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Trustees tap Towson’s Robert Caret as new UMass president

BOSTON — The University of Massachusetts Board of Trustees on Thursday tapped Robert Caret to be the new president of the five-campus UMass system.

Caret will replace departing UMass President Jack Wilson, who is stepping down June 30.

Caret is president of Towson University in suburban Baltimore, where he has also served as faculty member, dean, executive vice president and provost during the past 25 years. He also served as president of San Jose State University from 1995 until 2003.

Immediately after the board’s vote, the 63-year-old Caret began laying out his vision for the university. He said he will be a strong advocate for public higher education and will press state and federal officials for the funding needed to keep the university system affordable.

“I don’t think having public education become private education is the way we want to go,” Caret said. “The public option has to always be there and it has to be a high quality option. You shouldn’t have a public option that only the people who can’t afford to go to the privates can go to. You want a public option that people choose to go to.”

He said he will emphasize what he called the “research enterprise” at UMass, especially in areas like biotechnology and nanotechnology. He said he’ll work with the chancellors of the five campuses and rely on their “entrepreneurial leadership.”

While he has spent much of his career in Maryland and California, Caret has New England roots.

He was born in Biddeford, Maine, in 1947 and said he was the first member of his family to attend college. He received a bachelor’s degree in chemistry and mathematics from Suffolk University in 1969 and went on to receive his doctorate in organic chemistry from the University of New Hampshire in 1974.

He’s married with four grown children.

Caret beat out two other finalists, Phillip Clay, chancellor of Massachusetts Institute of Technology since 2001, and Charles Bantz, chancellor of Indiana University-Purdue University Indianapolis. He was chosen from an initial field of 300 candidates.

Wilson is stepping down as president after nearly eight years leading the $2.8 billion university with 66,000 students. Wilson plans to remain a member of the faculty at UMass and said he’s looking forward to working with Caret.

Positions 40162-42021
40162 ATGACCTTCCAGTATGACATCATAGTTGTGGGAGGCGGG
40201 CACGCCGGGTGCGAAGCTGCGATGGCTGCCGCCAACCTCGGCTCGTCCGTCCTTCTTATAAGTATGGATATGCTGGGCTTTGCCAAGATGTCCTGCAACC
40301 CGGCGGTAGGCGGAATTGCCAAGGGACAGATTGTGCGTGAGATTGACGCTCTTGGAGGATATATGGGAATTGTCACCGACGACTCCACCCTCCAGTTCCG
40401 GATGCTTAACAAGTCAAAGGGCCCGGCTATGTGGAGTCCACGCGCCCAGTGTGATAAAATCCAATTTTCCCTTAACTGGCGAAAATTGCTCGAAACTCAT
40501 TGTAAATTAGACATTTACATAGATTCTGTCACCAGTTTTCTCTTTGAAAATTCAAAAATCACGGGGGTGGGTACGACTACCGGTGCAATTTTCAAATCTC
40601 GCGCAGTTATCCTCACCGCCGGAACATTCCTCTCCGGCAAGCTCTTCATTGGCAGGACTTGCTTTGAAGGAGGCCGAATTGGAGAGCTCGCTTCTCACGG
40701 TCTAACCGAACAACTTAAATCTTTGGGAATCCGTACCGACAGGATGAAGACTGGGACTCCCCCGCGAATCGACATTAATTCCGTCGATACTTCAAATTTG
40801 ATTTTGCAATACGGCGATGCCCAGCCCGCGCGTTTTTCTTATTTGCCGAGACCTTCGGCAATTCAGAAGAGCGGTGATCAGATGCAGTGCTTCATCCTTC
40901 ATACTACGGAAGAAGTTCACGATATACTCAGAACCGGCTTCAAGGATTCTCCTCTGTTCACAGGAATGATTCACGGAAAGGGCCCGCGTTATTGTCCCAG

Wilson made $425,000 annually as president. The board will be negotiating a salary with Caret.

Caret won plaudits from those inside the university system and from the Patrick administration.

State Education Secretary Paul Reville said Caret is the right candidate for a challenging time.

“We’re on the edge of a new era for the university,” Reville said, pointing to increasing demand from those looking for a quality and affordable education. “We’re eager to work with him on developing the next chapter.”

University of Massachusetts-Dartmouth Chancellor Jean MacCormack called Caret “a distinguished and dynamic leader who will advance the mission of the university.”

Caret has written articles in business and professional publications in the fields of chemistry, chemical education and higher education. He has also co-wrote four textbooks in the fields of organic chemistry and allied health chemistry.

At San Jose State University, Caret helped lead a partnership between the college and the city to build the largest library west of the Mississippi — the Dr. Martin Luther King Jr. Library, which serves more than a million people a year.

Caret also recently served on the NCAA Presidential Task Force on the Future of Intercollegiate Athletics.

The search process was thrown into upheaval after the governor and his team weighed in on the search for a new president.

Afterward, UMass Board Chairman Robert Manning resigned from his post, and UMass-Lowell Chancellor Martin Meehan withdrew from the search.

Meehan said Thursday that he had no regrets and praised the choice of Caret.

“I think he has a great perspective on the role that public universities play in the community,” Meehan said. “I think that his focus on the role that higher education plays in urban centers is helpful as well.”

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